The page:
# Intuitive understanding of how area of plates influence the capacitance of capacitors connected in series

While studying electrostatics I came across "capacitors in series" topic and want to get a deeper theoretical understanding of the topic. I researched the topic in the Internet and found the following analogy: (Everything below should be considered in the context of electrostatics, assuming that the charge q is constant)

1. If we consider, let's say, 3 equal connected capacitors with capacitance C = 10 μF (Area S, distance between plates d, type of dielectric material ε - all is equal) then we can view it as one "big" capacitor with the same area S but the distance between plates is 3 times higher, which means difference of electric potentials between plates 3 times higher and therefore the capacitance of the series will be 10/3 μF = 3.3 μF.

Intuitively I understand that longer distance between plates means that the magnitude of electrostatic force between plates is weaker -> the voltage (difference of electric potentials) is higher.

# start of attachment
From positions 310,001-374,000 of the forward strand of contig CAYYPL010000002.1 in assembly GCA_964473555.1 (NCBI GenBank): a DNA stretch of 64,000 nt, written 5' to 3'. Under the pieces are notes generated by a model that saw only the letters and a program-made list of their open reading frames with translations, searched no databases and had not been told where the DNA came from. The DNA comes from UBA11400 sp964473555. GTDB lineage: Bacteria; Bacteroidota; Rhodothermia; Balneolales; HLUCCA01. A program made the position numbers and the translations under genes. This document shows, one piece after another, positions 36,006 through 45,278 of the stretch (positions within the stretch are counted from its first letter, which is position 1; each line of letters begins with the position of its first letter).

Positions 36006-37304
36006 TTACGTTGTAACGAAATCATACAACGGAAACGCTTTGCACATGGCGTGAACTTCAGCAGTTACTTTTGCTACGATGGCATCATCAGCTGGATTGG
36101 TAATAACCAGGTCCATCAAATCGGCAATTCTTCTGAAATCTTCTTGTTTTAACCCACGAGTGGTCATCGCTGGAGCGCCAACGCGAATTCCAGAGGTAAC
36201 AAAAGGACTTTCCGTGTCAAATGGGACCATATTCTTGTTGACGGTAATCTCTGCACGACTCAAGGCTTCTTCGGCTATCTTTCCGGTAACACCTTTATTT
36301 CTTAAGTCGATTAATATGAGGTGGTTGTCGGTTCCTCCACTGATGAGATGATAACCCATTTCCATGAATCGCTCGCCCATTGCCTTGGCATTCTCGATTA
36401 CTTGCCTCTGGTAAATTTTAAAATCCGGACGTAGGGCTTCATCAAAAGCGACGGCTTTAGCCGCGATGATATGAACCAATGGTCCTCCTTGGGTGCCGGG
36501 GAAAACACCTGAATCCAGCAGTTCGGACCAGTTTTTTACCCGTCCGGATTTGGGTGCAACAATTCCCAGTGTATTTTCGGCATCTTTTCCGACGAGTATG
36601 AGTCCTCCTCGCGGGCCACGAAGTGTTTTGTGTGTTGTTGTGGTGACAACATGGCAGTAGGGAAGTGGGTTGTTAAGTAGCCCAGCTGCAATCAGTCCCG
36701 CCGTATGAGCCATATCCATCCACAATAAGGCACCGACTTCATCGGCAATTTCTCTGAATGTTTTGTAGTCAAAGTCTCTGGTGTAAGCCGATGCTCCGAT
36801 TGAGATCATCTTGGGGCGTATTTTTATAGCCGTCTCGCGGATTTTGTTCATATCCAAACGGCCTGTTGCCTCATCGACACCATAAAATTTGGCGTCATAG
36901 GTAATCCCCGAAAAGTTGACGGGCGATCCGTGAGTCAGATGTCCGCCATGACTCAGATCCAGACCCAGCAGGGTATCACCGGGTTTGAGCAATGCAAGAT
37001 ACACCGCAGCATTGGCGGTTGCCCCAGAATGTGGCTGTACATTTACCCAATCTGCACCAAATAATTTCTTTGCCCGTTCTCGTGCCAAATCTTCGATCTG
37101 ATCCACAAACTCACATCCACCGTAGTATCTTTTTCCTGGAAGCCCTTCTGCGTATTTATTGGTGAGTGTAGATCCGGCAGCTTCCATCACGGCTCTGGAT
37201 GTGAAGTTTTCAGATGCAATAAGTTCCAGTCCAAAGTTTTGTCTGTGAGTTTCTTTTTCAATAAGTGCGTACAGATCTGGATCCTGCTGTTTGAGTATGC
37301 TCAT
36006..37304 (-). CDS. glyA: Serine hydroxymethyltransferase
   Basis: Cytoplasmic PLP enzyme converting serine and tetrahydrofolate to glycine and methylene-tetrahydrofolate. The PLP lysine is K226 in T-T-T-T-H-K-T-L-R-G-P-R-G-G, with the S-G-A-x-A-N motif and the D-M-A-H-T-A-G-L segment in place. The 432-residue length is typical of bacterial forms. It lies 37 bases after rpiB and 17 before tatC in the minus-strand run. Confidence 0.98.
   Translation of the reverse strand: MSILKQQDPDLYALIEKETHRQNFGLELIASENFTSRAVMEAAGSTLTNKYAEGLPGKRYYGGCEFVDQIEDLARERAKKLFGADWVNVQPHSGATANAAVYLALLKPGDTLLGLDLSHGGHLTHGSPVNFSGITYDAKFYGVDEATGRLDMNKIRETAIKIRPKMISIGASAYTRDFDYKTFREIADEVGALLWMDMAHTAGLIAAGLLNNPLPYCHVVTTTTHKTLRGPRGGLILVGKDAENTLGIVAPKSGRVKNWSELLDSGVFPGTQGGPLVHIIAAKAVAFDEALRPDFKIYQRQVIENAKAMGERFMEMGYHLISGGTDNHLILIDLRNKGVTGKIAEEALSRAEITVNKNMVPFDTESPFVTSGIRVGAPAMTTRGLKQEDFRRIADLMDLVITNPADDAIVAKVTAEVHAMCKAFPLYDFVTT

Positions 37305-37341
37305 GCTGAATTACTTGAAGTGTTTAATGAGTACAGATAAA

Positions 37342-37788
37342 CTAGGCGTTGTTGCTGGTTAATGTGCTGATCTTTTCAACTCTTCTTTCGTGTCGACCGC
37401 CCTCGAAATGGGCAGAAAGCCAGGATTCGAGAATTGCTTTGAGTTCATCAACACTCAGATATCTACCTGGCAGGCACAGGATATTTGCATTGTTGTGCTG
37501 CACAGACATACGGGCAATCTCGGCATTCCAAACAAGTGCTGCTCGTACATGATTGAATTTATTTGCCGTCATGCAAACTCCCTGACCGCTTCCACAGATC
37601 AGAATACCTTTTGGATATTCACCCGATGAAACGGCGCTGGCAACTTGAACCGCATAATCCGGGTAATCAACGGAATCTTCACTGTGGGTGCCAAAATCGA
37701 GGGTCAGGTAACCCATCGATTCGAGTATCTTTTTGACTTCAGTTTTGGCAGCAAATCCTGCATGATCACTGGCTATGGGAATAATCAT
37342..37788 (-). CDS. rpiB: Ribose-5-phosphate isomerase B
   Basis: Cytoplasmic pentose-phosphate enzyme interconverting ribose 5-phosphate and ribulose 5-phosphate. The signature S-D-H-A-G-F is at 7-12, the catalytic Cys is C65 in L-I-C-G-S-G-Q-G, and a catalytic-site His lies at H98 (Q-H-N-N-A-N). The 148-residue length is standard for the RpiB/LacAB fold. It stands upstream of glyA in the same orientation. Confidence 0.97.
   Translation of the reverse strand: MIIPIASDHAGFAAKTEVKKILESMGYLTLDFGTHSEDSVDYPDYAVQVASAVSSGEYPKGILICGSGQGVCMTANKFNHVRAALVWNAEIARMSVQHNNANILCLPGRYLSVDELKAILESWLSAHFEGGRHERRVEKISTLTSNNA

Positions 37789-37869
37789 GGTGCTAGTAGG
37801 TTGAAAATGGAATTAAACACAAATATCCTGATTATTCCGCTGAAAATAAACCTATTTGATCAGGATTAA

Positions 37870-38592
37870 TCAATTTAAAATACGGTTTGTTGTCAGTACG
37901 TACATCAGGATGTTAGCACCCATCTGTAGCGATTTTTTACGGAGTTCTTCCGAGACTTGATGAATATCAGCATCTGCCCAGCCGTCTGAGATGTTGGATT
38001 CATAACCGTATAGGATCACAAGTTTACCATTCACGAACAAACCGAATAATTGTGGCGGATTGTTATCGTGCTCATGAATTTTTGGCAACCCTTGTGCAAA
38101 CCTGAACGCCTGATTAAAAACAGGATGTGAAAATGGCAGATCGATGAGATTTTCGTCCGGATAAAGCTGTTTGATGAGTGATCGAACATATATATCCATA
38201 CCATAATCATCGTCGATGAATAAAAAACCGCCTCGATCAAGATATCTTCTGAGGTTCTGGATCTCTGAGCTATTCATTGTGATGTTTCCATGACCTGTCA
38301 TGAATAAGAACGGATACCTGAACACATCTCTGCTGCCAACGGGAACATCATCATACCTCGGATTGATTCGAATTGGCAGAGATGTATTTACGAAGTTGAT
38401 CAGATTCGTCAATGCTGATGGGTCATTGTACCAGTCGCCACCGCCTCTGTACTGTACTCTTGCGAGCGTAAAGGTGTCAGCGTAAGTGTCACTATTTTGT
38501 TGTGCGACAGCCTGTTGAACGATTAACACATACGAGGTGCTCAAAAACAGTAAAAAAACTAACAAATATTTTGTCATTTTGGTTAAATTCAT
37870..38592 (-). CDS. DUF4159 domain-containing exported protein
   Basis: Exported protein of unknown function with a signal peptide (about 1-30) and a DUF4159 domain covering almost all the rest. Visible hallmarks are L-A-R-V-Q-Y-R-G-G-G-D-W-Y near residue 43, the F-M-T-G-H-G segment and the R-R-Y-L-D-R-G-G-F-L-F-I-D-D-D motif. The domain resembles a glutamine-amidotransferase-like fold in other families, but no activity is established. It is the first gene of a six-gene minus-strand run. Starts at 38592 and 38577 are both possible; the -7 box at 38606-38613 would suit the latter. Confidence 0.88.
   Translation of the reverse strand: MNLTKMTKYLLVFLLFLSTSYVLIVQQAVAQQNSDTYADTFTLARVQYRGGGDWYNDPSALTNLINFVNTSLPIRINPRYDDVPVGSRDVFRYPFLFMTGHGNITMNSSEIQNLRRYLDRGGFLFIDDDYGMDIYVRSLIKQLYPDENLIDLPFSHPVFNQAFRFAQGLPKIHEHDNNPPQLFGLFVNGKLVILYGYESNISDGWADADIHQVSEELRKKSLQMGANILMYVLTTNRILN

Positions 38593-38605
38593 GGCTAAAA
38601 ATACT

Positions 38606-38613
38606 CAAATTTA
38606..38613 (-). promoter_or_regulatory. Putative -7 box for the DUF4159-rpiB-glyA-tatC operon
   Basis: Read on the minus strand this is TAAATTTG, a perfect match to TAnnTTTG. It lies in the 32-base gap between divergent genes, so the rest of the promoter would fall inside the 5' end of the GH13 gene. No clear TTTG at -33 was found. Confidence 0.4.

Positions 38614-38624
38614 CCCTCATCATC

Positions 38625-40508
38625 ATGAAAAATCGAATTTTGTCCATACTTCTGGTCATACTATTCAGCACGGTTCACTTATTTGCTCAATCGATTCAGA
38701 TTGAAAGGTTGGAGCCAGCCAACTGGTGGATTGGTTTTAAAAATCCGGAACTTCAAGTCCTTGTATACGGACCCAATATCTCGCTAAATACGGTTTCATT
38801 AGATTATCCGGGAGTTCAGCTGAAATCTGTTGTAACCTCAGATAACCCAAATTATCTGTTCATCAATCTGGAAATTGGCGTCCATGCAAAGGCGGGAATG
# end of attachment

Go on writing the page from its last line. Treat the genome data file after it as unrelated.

1. Now let's take the first case, and increase the area of plates S of one of 3rd capacitor in 2 times. By using the formula for capacitance we can conclude that the capacitance of 3rd capacitor will be 20 μF now. Due to the formula of capacitance of capacitors in series the capacitance of connected capacitors will increase to 4 μF.

Is there some analogy that one can use to intuitively understand what changes in the series of capacitors if we increase the plate area of one of the capacitors from theoretical perspective? Thank in advance!

The capacitor with the larger capacitance of $$20\,\rm\mu F$$ can be thought of as a capacitor with the same area as the other two capacitors but with half the separation. So now for all three capacitors the total separation has increased by $$2.5$$ times and so he effective capacitance is now $$10/2.5 = 4\,\rm\mu F$$.